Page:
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The KRASA LAW, Inc. Estate Planning Blog

Wednesday, May 30, 2012

Which Trust Controls?

One of the most important aspects with regard to trust-based estate planning is funding the trust.  A trust only controls assets that are titled in its name.  This is why creating the trust is only half the work.  The other half of the work is to draft documents, deeds, and forms to ensure that all assets are titled into the name of the trust.  After this initial work is completed, it is imperative to make sure that, going forward, all assets acquired after creating the estate plan are titled to the trust.

The most common type of trust funding problem is the failure to transfer some assets into the trust.  Such a failure creates a scenario where some assets are titled to the trust while other assets are still in the trust maker’s individual name.  The assets that are in the trust can be transferred to the beneficiaries without court involvement while the assets that are not titled to the trust will be subject to another procedure, perhaps even probate, depending upon the nature of the asset and the total value of the assets that are outside of the trust.

Another problem occurs when a person creates a second or third trust, perhaps intending to revoke or change a previous plan, but fails to transfer all assets to the new trust.  The result is that some assets are titled to the older - and perhaps out-of-date trusts - while other assets are titled to the new trust.  While it might be argued that the trust maker only intended the most recent trust to control all of his/her assets, legally, each trust remains effective and controls its own assets.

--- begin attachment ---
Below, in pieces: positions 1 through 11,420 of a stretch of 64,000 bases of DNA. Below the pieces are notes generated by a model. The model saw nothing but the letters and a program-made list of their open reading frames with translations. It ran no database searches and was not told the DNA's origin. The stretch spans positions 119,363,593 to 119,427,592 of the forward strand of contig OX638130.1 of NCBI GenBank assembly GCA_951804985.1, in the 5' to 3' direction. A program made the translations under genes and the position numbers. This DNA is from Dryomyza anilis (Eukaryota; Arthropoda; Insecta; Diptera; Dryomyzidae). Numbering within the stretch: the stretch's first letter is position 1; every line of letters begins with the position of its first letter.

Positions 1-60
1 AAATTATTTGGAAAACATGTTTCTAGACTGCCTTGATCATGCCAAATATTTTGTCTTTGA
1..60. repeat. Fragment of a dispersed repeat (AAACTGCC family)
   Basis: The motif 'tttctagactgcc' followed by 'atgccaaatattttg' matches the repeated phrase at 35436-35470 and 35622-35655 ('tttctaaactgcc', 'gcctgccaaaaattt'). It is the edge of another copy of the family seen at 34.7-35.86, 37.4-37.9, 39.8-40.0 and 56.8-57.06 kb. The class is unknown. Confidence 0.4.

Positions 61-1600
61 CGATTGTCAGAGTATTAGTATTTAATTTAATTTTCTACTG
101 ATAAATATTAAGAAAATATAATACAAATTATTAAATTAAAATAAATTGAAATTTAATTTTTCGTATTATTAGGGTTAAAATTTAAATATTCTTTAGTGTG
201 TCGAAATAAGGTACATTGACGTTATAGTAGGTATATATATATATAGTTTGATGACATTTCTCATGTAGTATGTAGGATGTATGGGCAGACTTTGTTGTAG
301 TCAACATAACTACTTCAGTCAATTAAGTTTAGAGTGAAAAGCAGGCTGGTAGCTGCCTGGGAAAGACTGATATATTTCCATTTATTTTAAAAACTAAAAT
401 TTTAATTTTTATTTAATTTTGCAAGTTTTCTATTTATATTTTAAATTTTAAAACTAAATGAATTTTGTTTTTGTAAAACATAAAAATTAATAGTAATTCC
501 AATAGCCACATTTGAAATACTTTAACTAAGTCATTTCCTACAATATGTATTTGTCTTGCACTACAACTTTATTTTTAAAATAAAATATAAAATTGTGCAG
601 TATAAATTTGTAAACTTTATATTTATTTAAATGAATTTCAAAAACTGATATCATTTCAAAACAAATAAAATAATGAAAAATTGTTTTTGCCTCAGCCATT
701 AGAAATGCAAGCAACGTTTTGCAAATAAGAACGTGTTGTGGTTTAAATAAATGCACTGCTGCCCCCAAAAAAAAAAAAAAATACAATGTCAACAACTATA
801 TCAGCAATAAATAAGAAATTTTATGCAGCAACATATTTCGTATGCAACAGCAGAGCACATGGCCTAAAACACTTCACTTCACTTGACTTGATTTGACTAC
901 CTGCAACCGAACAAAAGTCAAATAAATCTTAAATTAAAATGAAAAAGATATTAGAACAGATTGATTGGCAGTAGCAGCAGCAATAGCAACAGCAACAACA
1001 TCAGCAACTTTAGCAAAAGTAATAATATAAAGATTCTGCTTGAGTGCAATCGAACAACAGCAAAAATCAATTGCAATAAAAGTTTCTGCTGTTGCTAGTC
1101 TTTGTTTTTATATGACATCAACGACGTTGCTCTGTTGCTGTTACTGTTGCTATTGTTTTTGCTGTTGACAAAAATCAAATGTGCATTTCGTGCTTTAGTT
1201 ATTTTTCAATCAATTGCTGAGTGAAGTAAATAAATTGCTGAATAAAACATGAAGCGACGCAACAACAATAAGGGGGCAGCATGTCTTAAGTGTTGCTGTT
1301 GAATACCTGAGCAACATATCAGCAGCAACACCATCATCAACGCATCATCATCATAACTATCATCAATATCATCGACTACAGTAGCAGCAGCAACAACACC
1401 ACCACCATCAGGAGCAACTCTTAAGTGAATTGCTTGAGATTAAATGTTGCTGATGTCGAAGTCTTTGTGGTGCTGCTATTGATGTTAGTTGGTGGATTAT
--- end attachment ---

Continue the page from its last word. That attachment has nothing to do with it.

If the trusts have different trustees or different beneficiaries, some assets will be distributed one way and other assets will be distributed another way.  The situation will cause confusion, delay, expense, and possibly hard feelings or litigation. 

Trust funding can often be confusing and more detailed than one might think.  This is why it is important to have an attorney who handles the funding rather than relies upon the client to be responsible for the funding, which is a crucial aspect of the estate plan.
Another way to guard against this potential problem is to amend the existing trust rather than create an entirely new trust.  If the trust maker wants to change everything in the trust, he/she can simply restate the existing trust, amending it in its entirety, while keeping the same original trust name and same original trust date so that all previous funding is still valid.  This will ensure that 100% of the assets are controlled by the most recent version of the estate plan.

This potential problem illustrates why it is paramount to have a comprehensive and detailed approach to estate planning, even when a given estate appears to be “simple.”
 


Wednesday, May 9, 2012

An Eternal Presence

My mother died a week after Valentine’s Day of my senior year in college.  I flew home to California from my school in Vermont to spend time with my family and attend her “celebration of life.”  Upon my return, I went to the campus post office to pick up my mail.  When I opened my mailbox, waiting for me was a card from my mother.  For a brief moment I thought that my mother’s death had all been a bad dream.  Then suddenly I realized that she must have sent the card right before she died.  I opened it to discover that it was a belated Valentine’s Day card which read, “Do you know how much I love you?”  The experience was actually very comforting – it was as if my mother were still present.